Finding opportunities for growth & innovation also requires having the business competencies to identify, evaluate, and resolve internal/external issues. The issue in problem resolution is that there are often layers upon layers of actions that contribute, reinforce, and sustain the issue. Efforts to resolve a given issue are often likely to focus on the symptoms of the issue instead of the source of the problem.
Therein sits one of the fundamental challenges if problem identification: recognizing what presents as the original cause of the issue. When organizations are able to identify the original source of the issue the ability to identify relevant and effective strategies (to resolve the issue) is increased. Similarly, the ability to have a larger impact and experience wider systemic benefits as a result of the intervention are also increased as well.
Consider the hypothetical example below: The business area has a contract to provide services but these services are 3,000 hours in arrears. The business can focus directly on meeting accruing service hours but this will not resolve the source of the problem.
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Consider another hypothetical example: The Business area is aware of the 3,000+ hours in arrears. Reporting traditions do not include these figures but instead focus on the current year. No one is aware but a select few. As turnover continues in the programs, any chance to identify the source of the issue and begin collaborating around how to resolve it is resisted.
Consider another hypothetical example: Teamwork, Collaboration, Professionalism, and Workplace Morale are impacted. Business goals are determined based on the status quo. In many instances the shared knowledge of where the problem surfaced is lost to history. The results determine and define the business’ culture.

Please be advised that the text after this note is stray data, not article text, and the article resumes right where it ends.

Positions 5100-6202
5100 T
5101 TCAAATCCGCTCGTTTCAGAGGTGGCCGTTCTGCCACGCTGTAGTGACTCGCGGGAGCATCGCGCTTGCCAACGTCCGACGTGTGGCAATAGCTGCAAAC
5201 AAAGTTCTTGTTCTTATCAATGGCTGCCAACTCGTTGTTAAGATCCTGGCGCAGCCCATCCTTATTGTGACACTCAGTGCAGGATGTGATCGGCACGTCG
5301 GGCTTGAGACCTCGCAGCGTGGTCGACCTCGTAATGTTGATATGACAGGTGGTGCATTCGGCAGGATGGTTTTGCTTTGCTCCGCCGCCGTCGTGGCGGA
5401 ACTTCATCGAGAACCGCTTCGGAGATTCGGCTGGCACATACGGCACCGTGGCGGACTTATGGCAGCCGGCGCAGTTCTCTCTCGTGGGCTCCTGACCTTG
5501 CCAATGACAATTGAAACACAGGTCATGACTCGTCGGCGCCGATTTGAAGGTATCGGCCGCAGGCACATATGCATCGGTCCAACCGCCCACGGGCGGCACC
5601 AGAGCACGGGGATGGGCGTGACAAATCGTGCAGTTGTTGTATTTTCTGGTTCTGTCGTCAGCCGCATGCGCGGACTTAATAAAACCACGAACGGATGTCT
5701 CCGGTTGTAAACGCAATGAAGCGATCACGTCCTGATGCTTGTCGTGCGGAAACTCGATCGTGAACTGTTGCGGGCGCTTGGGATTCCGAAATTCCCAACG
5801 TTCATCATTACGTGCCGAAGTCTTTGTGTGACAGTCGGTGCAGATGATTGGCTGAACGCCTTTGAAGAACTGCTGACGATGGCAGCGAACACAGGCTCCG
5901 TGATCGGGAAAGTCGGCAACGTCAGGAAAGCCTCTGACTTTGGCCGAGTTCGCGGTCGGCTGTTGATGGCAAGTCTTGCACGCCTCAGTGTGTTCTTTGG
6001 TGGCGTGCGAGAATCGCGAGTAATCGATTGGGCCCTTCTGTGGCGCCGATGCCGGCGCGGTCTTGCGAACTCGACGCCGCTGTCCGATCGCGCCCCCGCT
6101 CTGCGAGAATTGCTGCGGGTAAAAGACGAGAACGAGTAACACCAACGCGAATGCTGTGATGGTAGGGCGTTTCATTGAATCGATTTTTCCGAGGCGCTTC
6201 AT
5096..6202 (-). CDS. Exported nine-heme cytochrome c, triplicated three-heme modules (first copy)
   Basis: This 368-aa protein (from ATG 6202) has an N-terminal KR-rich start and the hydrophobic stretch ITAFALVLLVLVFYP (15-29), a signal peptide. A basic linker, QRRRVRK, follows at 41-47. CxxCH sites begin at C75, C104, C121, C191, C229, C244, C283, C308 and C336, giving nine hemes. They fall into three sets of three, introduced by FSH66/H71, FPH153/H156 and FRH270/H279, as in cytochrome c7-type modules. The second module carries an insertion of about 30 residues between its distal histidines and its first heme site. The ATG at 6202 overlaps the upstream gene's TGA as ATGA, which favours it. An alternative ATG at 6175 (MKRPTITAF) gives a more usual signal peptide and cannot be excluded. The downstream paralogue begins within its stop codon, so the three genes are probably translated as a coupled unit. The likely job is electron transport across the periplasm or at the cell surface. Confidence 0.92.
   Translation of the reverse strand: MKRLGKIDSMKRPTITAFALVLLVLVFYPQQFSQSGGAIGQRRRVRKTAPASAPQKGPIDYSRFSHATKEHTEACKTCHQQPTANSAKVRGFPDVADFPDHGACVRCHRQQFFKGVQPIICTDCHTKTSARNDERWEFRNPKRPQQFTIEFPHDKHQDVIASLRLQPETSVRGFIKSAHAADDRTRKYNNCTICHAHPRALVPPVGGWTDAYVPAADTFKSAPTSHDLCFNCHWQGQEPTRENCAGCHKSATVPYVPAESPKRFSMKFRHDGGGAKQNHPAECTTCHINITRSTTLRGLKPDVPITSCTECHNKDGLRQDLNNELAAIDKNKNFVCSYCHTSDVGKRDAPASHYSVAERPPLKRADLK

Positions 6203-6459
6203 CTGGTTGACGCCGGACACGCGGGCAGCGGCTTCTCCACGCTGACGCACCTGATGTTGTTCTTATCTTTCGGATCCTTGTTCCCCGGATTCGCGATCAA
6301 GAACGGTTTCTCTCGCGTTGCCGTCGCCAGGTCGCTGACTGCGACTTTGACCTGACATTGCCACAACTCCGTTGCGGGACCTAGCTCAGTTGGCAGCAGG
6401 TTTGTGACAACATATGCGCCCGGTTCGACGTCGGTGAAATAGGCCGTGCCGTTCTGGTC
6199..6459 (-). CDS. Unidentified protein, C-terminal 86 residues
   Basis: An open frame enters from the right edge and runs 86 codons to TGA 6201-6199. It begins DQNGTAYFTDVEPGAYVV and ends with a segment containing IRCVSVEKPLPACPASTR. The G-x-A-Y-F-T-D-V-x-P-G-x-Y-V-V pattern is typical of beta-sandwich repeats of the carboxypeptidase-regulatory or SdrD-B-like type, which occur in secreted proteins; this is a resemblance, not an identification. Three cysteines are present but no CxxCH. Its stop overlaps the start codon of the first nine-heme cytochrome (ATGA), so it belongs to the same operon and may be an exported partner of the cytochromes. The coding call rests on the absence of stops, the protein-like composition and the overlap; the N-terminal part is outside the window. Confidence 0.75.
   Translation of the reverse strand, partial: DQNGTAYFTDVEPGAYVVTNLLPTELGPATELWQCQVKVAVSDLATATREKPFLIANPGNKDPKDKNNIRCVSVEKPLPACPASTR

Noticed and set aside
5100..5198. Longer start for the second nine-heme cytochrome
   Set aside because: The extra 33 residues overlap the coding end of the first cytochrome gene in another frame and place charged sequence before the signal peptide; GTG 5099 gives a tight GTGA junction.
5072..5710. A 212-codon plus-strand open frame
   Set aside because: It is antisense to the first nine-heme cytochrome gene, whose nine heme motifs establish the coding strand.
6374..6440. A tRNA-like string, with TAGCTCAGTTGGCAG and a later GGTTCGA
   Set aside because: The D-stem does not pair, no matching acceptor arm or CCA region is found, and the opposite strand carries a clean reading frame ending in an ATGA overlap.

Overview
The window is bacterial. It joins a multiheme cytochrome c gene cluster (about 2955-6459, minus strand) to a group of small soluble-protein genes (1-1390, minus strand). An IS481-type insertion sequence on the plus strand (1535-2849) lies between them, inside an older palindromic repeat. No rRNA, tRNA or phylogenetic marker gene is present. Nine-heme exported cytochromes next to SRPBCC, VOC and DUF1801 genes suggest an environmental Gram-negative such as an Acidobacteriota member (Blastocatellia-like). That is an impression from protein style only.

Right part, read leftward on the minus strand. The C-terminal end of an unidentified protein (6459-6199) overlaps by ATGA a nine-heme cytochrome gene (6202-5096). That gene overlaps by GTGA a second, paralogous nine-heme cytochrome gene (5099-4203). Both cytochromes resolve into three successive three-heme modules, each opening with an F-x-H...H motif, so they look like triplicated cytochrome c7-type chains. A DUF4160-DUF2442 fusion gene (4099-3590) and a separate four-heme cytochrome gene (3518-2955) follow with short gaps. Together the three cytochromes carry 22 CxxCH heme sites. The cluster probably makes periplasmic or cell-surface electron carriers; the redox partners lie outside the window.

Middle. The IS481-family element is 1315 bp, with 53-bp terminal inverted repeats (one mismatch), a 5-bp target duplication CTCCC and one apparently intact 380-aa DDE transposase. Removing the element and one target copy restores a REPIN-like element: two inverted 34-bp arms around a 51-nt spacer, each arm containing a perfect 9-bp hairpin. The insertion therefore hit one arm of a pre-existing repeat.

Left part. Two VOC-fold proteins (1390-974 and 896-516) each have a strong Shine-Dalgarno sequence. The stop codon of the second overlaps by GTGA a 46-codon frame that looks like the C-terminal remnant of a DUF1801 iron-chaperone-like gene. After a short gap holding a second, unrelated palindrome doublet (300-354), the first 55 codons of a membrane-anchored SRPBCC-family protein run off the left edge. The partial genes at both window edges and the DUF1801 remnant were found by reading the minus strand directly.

The above hypothetical example is extreme but illustrates how the original causes of an issue can be lost in the problem identification process. The ability to identify the original cause of the problem can save the business in the area of time, resource, and morale. The business will also have the additional advantages of not having to deal with the consequences of the symptoms that follow.
Problems can create a ripple throughout a business if they are left unchecked. Like the ripples in a pond the symptoms of the original problem have impacts throughout the system. A System’s Thinking approach can strengthen business’ ability to analyze issues and identify the best place(s) to intervene before unnecessary damages result. In the above hypothetical example some jurisdictions would require reporting the problem. As you can imagine, the consequences of such a report would compound as time and symptoms increased.
The ‘originating causes’ of a given problem will of course depend on the situation. But a brief list or components that have a more significant influence on a business’ system can be provided as an example.
Traditional risk management includes a proactive identification and evaluation of business risks. These risks are evaluated based on the impact & likelihood of the risk actually occurring. The compounding impact of symptoms over time will often make a simple problem (at the outset) turn into a significant and systemic problem when finally addressed. Open communication between leadership and front line staff is crucial for these symptoms to be resolved as soon as possible. The employees, customers, stakeholders, and ‘the business’ will thank you for responding quickly.
How does your team evaluate and respond to problems? Share your stories below.
Issues in Problem Resolution: A Framework [Video]